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6. Lee Westwood: The Englishman from Worksop has frequently been ranked No. 1 as the best still-active player without a major. He was a young phenom at the start of his career, winning 13 times between 1996 and 1999. After a mid-career slump, he resurrected his game and has been one of Europe’s steadiest stars. He’s won twice in the U.S., in New Orleans and Memphis, and owns 36 other titles worldwide. Westwood knocked Tiger Woods off his perch as the No. 1-ranked golfer in the world in 2010. He has played on the last eight European Ryder Cup teams but has a knack for coming up just short in majors, having endured 10 top-five finishes, including seconds in the 2010 Masters and Open Championship. He has finished third six times in majors, and he turned 40 this year, so the clock is ticking.
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5. Macdonald Smith: He was tougher than the average Scot, if that’s possible, since he was born in Carnoustie. Two of his brothers, Alex and Willie, won the U.S. Open a total of three times, and two others, George and Jim, also were successful players. Mac, as he was known, piled up 24 official PGA Tour titles, second only to Harry Cooper for most without a major. Mac came close. He was in a three-man playoff at the 1910 U.S. Open won by his brother, Alex. He was second in the U.S. and British Opens in 1930 to some guy named Bobby Jones, who won the Grand Slam that year. Mac Smith’s swing was considered the best of his day and was reportedly closely studied by Ben Hogan. Smith finished in the top 10 in 17 majors. In 1925, he led the British Open after 54 holes at Prestwick but shot 82 in a finish that featured overly enthusiastic spectators and a notable lack of crowd control. Smith, like Cooper, also won a Western Open, in 1933.
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4. Bruce Crampton: Crampton’s career has always been underrated due to his lack of a major title and his occasional anti-social behavior. It was his bad fortune to play in the era of Jack Nicklaus. Crampton, a native of Sydney, Australia, racked up 42 worldwide victories, 14 of them on the PGA Tour. He finished runner-up to Jack in four majors -- the ’72 Masters and U.S. Open and the ’73 and ’75 PGA Championships. He twice won the Vardon Trophy for lowest scoring average on the PGA Tour and his other wins included the prestigious Australian Open. If Jack Nicklaus had never been born, well…
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3. (Lighthorse) Harry Cooper: Our man Lighthorse Harry, so named for his rapid pace of play, really shouldn’t be on this list. He won the 1934 Western Open, which was unofficially a major championship in its day. So break out the asterisks. Cooper, born in England, is credited with 36 official PGA Tour victories, the most of any player who never won one of the four professional majors. He’s a man worth remembering. His father was a pro golfer who apprenticed with Old Tom Morris at St. Andrews. His mother was also a golf pro and, believe it or not, her name was Alice Cooper. (OK, school’s out.) Lighthorse Harry had 19 top-10s in majors and was almost Mickelson-esque in his U.S. Open pursuit -- second twice, third once and fourth twice, mostly in the 1930s. He also had two seconds and two fourths in the newly inaugurated Masters.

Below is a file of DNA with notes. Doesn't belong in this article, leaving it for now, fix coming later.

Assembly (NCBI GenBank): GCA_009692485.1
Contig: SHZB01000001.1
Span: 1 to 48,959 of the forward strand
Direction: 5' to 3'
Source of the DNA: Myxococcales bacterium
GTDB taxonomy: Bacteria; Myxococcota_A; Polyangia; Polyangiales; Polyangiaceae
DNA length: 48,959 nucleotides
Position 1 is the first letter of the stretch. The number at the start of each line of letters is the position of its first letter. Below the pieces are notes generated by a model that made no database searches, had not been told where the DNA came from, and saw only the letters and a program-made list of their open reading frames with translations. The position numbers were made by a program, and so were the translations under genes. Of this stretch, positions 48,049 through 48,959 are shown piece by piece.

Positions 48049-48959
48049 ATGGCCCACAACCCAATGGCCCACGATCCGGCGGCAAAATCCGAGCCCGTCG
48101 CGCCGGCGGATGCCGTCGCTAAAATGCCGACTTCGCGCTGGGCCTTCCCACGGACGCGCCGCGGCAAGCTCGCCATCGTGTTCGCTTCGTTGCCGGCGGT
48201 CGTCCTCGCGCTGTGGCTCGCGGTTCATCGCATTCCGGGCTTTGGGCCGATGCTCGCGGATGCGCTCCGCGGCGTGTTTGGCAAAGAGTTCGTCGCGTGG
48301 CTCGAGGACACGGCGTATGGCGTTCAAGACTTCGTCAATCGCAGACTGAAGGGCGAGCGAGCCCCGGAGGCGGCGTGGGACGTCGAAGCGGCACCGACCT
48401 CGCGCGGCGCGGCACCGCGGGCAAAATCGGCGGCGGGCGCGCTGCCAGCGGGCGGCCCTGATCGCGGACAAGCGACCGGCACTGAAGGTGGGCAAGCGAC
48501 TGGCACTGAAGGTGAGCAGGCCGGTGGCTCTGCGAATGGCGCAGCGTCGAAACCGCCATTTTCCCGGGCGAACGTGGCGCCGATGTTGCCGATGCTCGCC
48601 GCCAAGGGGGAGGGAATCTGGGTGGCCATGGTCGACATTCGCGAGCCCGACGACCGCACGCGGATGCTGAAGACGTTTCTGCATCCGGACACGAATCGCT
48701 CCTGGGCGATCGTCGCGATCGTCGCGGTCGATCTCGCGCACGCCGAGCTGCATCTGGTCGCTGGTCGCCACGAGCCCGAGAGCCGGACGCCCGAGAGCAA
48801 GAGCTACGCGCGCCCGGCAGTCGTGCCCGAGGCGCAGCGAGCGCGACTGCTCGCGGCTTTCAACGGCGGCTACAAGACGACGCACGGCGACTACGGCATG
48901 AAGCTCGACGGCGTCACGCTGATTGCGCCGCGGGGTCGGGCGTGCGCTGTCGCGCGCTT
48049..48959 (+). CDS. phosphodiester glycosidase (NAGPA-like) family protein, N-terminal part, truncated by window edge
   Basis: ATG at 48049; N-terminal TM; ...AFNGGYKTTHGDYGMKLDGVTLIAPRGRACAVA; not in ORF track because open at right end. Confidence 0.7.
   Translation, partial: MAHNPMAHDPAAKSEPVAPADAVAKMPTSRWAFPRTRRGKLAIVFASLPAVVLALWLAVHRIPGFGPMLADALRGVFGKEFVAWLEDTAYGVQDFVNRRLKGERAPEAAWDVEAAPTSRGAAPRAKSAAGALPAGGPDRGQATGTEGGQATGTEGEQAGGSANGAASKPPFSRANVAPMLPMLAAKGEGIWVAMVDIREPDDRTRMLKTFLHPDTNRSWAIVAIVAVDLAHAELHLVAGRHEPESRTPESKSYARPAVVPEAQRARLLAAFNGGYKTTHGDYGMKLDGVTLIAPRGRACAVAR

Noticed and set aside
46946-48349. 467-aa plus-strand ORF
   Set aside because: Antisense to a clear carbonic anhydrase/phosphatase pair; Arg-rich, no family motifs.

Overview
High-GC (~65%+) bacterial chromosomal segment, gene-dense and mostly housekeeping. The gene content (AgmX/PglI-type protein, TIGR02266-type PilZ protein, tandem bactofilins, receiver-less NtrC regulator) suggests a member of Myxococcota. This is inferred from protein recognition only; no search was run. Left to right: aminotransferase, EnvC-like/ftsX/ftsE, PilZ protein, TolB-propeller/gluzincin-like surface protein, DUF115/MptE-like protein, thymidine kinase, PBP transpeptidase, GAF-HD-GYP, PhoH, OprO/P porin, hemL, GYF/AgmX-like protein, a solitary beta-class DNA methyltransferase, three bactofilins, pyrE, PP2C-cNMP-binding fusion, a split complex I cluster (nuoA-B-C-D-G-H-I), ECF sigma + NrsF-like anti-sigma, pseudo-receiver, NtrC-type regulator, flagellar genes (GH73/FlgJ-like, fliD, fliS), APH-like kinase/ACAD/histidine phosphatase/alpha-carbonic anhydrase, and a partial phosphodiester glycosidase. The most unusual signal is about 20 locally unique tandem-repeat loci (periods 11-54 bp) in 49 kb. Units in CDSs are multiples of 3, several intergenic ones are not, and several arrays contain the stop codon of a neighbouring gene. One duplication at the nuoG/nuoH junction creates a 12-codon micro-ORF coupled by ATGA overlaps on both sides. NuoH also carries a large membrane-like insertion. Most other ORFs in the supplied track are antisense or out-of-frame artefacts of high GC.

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2. Christy O’Connor Sr.: The Irishman (back row, second from left) was a legendary ballstriker in his day, perhaps Europe’s closest answer to Ben Hogan, but with a happy-go-lucky outlook. O’Connor’s career covered four decades. He won 24 European Tour events, won at least once on tour every year during the 1960s and was a buoyant member of 10 Ryder Cup teams between 1955 and 1973, earning a memorable halve at age 48 against reigning British Open champ Tom Weiskopf in his final appearance. He never won a major mainly because he entered very few of them. O’Connor didn’t like to leave home and managed 10 top-ten finishes in 26 appearances in the British Open, the only major he played in. He tied for second in 1965 at Birkdale. He is a golfing legend.
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1. Colin Montgomerie: You can summarize The Diva Known as Monty in one scene: After he finished the ’92 U.S. Open at Pebble Beach, Jack Nicklaus ducked out of the ABC broadcast booth to congratulate him on apparently winning the Open. Except Jack was premature. Tom Kite battled through gusty winds and baked greens to take the title instead. In fact, Monty ultimately finished third. Jeff Sluman passed him for second. So the tone was set early for disappointments in majors for Monty. He enjoyed a stellar career that included everything but winning a major. The critics who say he never won in America forget that he did capture an Andersen Consulting Match Play title in the U.S. when the event’s rounds were staggered over several months. He also won a Skins Game here, if you count made-for-TV Silly Season wins. Monty’s dramatic close calls in majors nearly overshadowed his remarkable achievements. He won 31 European Tour events, the most by a British player. He won the tour’s Order of Merit a record eight times, including seven straight starting in 1993. The only European players to surpass his dominance were Seve Ballesteros and Nick Faldo, each of whom won multiple majors. Monty finished second five times in majors. Monty had a U.S. Open meltdown at the ’97 Open at Congressional, lost in a three-man playoff to Ernie Els at the ’94 Open at Oakmont and was poised to win the 2006 Open at Winged Foot when he missed the 72nd green from the fairway with a 7-iron and handed the title to Geoff Ogilvy. Monty had longevity, too. He played on eight Ryder Cup teams. He’s a World Golf Hall of Fame member now, despite his majorless career. He is golf’s ultimate Nearly Man.